Heavy Rotations

2019 – for 2 turntables and 8 modular synths.

Heavy Rotations is a technical concept for a live electronic improvisation, relying on the use of time-code vinyl for the integrated control of spatialization and modular synthesizers. This strong connection between spatial and timbral parameters results in an enhanced spatialization experience. Heavy Rotations is composed for the EOC, using 8 modular systems and two turntables.

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Heavy Rotations with the EOC, Copyright Dirk Rose


Technical Concept

The concept is based on an adopted version of the free timecode vinyl software xwax, as well as Puredata and SuperCollider. PD is used to generate LFO signals, which are sent to the modular systems as control voltages (CV). These CV signals are patched to timbral parameters on the systems by the musicians. The synth outputs are afterwards processed with a final VCA stage in SuperCollider and finally spatialized.

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Global setup for Heavy Rotations


The VCA, or gain modules, change the synthesizers' signals in amplitude, depending on the LOFO signals:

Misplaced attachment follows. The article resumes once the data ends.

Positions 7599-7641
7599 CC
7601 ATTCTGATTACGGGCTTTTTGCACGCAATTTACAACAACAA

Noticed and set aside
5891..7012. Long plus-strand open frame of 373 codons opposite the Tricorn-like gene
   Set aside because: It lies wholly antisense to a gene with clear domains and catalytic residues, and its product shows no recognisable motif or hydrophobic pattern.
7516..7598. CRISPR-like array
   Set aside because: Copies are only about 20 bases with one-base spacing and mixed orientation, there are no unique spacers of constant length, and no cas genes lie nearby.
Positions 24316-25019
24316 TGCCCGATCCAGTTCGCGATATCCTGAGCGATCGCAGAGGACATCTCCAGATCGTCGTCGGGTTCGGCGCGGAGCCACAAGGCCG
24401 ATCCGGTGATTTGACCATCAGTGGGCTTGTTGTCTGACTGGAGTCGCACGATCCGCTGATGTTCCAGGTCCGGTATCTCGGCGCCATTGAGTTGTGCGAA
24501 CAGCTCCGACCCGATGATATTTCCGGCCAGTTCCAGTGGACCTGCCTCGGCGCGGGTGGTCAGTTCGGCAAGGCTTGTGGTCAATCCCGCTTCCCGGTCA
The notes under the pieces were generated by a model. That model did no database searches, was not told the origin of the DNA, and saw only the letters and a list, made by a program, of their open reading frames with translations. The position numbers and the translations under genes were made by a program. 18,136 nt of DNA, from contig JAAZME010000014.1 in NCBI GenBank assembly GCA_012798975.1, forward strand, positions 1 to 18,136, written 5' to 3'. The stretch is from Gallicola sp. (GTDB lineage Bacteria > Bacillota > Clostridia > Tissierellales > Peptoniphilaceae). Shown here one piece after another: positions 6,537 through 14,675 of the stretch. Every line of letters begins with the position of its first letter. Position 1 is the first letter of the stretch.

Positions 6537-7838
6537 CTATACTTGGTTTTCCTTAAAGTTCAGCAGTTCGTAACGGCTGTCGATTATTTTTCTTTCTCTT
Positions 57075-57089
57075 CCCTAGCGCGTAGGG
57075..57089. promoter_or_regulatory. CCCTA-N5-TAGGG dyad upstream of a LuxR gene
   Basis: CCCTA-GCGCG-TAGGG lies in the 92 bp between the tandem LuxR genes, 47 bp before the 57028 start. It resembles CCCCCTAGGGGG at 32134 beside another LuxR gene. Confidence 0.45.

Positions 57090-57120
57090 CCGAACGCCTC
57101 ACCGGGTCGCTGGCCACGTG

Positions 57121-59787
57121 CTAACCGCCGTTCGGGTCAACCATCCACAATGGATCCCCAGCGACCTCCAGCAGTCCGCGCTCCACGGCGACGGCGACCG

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Gain module (VCA) for a single synth.


Four basic LFO waveforms can be selected during the performance. The piece starts with a soft sinusoidal modulation and moves towards an aggressive square wave, ending in a constant signal.

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LFO waveforms.


Spatial Movements

Heavy Rotations works with simple circular movements, orbiting the center of the listening space. The speed of the rotation is directly linked to the spinning speed of the turntables. This is a binaural rendering from a performance at Holzmarkt, Berlin, in 2019:

Videos from Sinuston 2018

We have just added a batch of videos, renderered from our performance at Sinuston Festival 2018.

The videos feature the graphical notation of each piece in realtime. As we performed over a multi-channel system, the accompanying audio is a binaural representation of the spatialization done on site (and therefore best experienced over headphones).

We hope you enjoy the pieces, as much as we enjoyed performing them in the Kirche Unser Lieben Frauen, part of Kunstmuseum Magdeburg.